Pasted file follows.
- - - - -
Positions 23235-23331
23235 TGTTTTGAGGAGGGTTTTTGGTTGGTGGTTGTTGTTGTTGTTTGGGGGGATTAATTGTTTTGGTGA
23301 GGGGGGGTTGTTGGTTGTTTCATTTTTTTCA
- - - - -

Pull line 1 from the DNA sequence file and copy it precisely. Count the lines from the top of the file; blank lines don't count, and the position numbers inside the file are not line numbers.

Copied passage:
Positions 23235-23331